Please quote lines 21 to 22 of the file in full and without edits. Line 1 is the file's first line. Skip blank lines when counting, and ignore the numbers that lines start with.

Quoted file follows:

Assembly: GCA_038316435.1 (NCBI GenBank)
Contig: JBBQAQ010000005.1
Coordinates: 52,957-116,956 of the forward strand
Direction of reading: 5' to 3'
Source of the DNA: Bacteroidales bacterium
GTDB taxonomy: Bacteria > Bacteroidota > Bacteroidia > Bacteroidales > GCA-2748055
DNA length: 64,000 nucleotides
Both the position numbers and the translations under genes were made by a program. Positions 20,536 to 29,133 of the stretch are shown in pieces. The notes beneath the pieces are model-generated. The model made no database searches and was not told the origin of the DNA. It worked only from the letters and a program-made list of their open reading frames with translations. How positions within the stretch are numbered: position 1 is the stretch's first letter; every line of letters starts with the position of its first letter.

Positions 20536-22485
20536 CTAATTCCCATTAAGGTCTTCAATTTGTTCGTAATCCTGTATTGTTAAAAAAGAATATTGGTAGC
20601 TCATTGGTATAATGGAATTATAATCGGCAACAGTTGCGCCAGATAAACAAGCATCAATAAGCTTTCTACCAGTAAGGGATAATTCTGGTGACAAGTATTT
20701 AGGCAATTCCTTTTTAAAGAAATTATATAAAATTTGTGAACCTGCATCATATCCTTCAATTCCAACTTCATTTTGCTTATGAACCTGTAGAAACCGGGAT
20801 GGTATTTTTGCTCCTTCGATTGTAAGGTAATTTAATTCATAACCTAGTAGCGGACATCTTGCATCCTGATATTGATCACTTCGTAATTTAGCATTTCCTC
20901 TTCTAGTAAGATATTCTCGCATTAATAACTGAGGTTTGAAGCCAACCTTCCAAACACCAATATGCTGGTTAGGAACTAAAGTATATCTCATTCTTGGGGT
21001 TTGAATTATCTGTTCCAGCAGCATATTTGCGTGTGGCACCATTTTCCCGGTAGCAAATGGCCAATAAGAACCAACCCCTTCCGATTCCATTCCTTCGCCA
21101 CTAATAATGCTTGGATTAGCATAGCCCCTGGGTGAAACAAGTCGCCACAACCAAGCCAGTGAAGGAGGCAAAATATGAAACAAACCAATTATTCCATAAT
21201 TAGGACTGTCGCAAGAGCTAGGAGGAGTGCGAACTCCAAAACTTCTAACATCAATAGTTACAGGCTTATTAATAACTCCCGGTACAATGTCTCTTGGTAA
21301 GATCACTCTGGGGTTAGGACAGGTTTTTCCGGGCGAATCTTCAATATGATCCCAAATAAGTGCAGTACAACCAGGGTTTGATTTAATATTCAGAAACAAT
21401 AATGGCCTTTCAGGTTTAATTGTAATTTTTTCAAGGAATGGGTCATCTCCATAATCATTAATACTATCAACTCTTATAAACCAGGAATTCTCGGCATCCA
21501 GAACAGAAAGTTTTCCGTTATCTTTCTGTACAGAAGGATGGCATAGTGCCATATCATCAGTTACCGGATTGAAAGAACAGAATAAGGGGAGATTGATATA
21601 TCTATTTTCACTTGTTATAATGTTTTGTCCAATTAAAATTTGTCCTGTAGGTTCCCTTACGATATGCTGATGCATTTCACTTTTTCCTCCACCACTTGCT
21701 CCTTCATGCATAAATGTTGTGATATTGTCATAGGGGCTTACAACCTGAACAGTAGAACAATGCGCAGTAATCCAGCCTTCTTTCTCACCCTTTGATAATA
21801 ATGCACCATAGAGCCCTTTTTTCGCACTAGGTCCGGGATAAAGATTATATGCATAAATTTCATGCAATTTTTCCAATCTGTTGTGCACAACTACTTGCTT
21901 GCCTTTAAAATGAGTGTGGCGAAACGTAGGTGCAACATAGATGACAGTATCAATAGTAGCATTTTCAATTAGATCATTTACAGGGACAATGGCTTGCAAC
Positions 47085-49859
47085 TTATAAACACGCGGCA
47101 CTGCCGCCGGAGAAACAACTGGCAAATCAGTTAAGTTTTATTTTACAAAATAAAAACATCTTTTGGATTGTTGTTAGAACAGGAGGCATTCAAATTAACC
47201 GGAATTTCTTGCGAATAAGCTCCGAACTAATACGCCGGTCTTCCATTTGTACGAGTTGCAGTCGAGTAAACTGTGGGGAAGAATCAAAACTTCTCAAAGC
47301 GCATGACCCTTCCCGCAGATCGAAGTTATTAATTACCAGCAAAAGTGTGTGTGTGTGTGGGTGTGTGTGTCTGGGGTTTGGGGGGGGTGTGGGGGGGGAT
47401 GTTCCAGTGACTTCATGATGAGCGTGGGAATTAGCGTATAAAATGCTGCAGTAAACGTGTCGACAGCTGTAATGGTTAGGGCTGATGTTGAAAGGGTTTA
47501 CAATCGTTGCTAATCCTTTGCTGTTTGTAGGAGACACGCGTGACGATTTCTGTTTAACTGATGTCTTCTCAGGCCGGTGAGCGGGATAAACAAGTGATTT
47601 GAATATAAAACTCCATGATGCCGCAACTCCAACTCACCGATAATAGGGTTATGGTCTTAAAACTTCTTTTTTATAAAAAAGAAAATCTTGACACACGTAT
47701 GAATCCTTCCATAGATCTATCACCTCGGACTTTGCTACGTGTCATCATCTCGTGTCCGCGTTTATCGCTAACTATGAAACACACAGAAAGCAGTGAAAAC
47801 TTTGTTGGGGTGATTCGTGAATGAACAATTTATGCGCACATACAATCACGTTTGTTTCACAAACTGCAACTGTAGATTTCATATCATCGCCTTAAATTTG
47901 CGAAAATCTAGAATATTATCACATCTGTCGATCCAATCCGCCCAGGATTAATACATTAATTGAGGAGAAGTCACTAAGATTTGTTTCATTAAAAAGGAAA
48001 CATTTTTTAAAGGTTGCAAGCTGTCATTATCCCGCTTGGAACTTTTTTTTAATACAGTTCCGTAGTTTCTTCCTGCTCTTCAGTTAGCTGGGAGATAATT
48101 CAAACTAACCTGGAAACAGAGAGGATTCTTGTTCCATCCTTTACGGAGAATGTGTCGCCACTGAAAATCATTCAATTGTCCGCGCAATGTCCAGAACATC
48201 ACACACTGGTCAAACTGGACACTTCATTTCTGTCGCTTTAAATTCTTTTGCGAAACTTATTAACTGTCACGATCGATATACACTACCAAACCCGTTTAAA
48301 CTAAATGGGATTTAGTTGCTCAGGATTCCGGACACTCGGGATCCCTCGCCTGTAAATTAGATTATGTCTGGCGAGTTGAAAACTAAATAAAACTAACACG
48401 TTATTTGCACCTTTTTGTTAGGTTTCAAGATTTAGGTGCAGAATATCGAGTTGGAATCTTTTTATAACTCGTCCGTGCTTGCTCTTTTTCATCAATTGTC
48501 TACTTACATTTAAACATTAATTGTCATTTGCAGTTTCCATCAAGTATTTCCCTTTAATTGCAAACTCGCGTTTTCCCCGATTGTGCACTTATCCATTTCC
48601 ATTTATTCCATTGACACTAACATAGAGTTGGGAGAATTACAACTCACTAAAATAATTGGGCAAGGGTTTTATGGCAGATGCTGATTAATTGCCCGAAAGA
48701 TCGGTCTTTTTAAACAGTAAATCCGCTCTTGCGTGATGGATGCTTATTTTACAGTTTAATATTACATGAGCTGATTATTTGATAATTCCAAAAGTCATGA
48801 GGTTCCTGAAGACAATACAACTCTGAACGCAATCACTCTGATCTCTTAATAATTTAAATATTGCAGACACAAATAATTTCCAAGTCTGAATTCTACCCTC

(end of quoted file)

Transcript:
21601 TCTATTTTCACTTGTTATAATGTTTTGTCCAATTAAAATTTGTCCTGTAGGTTCCCTTACGATATGCTGATGCATTTCACTTTTTCCTCCACCACTTGCT
21701 CCTTCATGCATAAATGTTGTGATATTGTCATAGGGGCTTACAACCTGAACAGTAGAACAATGCGCAGTAATCCAGCCTTCTTTCTCACCCTTTGATAATA